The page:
July 4th, 2015 5:08pm
While we tend to look to the past for reassurance, the past is history and gone forever. Dwelling in the past and harboring thoughts of “woulda, coulda, shoulda” can lead to depression. The fact remains: No one can say how life might have turned out under different circumstances. Assuming things would be better—and worrying about it—is just unproductive speculation.
Past and Future
Decisions you made yesterday or events that occurred last month or 10 years ago did not happen within a vacuum. They set off other events within your environment and affected others around you. It is really impossible to say for certain that if only you had done this or if only this had happened, your life would be better today. Dwelling on the future, on the other hand, can lead to anxiety; the future is unknown and fear of the unknown is a common trigger for stress. For that reason, much stress and anxiety result from our projections about how events of today will play out tomorrow. All those automatic tendencies of our brain tend to take us to imaginary places in order to protect us from the sometimes painful and dangerous realities of today. The truth is, if we do not cave in to those thoughts we end up better prepared to deal with the realities.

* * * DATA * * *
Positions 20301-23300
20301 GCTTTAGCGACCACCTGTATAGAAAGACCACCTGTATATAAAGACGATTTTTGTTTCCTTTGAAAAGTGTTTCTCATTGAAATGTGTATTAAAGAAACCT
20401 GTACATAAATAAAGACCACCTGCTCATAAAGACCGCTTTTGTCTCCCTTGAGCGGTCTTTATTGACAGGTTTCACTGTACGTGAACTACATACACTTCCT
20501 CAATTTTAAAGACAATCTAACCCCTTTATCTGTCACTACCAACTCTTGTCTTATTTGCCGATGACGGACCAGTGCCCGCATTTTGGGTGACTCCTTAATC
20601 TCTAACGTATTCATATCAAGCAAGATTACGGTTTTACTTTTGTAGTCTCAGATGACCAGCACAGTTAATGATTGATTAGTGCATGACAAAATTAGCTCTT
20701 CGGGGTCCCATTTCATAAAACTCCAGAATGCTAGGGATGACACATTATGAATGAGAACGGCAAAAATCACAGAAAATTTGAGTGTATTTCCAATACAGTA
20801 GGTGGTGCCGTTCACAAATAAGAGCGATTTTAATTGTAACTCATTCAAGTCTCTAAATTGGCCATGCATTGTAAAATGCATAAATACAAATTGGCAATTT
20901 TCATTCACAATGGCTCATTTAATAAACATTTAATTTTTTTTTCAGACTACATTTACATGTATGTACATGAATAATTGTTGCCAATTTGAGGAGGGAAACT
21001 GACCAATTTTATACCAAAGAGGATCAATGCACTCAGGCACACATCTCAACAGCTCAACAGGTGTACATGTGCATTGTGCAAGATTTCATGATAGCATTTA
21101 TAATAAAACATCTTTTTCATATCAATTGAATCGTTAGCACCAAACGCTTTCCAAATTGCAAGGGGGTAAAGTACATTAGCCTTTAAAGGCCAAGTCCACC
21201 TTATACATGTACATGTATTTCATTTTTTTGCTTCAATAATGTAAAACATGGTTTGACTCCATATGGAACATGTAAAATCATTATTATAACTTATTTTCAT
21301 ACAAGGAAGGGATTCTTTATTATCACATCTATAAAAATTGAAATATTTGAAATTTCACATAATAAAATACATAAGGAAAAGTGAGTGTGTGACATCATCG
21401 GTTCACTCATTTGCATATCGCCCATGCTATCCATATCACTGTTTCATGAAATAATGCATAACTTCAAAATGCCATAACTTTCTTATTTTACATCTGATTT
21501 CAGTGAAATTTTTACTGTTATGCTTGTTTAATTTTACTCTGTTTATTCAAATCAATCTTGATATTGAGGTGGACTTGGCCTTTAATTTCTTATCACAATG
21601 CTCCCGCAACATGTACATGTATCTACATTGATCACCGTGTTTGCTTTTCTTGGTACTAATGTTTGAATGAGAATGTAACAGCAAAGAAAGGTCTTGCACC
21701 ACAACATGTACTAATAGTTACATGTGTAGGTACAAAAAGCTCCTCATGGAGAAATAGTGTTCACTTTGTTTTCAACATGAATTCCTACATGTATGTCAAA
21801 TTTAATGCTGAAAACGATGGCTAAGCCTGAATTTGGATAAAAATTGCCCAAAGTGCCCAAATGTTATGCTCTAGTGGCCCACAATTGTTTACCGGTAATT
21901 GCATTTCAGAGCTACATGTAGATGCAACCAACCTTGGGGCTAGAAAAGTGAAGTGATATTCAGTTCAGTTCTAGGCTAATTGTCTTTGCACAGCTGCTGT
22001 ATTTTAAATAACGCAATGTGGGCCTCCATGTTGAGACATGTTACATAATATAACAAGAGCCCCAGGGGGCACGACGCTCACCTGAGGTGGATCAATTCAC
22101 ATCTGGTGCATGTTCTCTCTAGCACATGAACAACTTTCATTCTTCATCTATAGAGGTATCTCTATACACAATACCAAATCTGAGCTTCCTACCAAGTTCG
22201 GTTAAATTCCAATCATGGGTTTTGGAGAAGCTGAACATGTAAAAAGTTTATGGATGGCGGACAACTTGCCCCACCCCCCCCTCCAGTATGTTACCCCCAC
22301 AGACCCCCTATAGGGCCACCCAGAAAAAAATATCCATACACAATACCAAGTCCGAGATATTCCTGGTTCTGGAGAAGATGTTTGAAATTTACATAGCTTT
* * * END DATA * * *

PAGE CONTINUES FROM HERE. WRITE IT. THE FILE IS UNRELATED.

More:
Lorraine is a 62-year-old real estate agent who described the past two years as “a nightmare.” She and her husband had developed financial problems due to a failed business venture. In addition, their daughter had financial problems of her own, requiring their help. On top of all that, one of their grandchildren developed a serious illness. At the time, Lorraine experienced recurring anxiety, fear and depression. Lorraine’s depression stemmed from her thoughts about her life before her misfortune, along with a lot of woulda, coulda, shouldas. Her anxiety arose from fearful thoughts. But, despite this, everything turned out fine. When Lorraine and her husband resolved a crucial financial problem, his back pain disappeared almost overnight—a pain that had plagued him for at least two years.
Look back to the past for only one reason—to identify those times in the past when you felt stressed or afraid. Now fast-forward to today. If you knew then how you would feel about those things today or how they ultimately turned out, would you have been so afraid back then?
How to Stay Calm and Productive
When faced with challenges, our instinct is to trust the automatic thoughts of a protective, primitive reflex, which tries to direct us to fight or flee danger, real or imagined. We start to believe that looking back will give us a reference point to understand the present danger, and that looking forward will prepare us for the multiple permutations of upcoming events.
The key is not to make decisions today based on those automatic thoughts. Below are some suggestions to help calm the whirlwind of thoughts that lead to feeling overwhelmed and out of control.
Be mindful that the primitive part of your nature will warn you that these steps are not what you need to do right now; however, they are precisely what you need to do right now!
As you dwell less in the past and project less into the future, you will start to see that the answers you seek for your current problems are already here with you, in the present, right now.
© Dr. Charles F. Glassman, CoachMD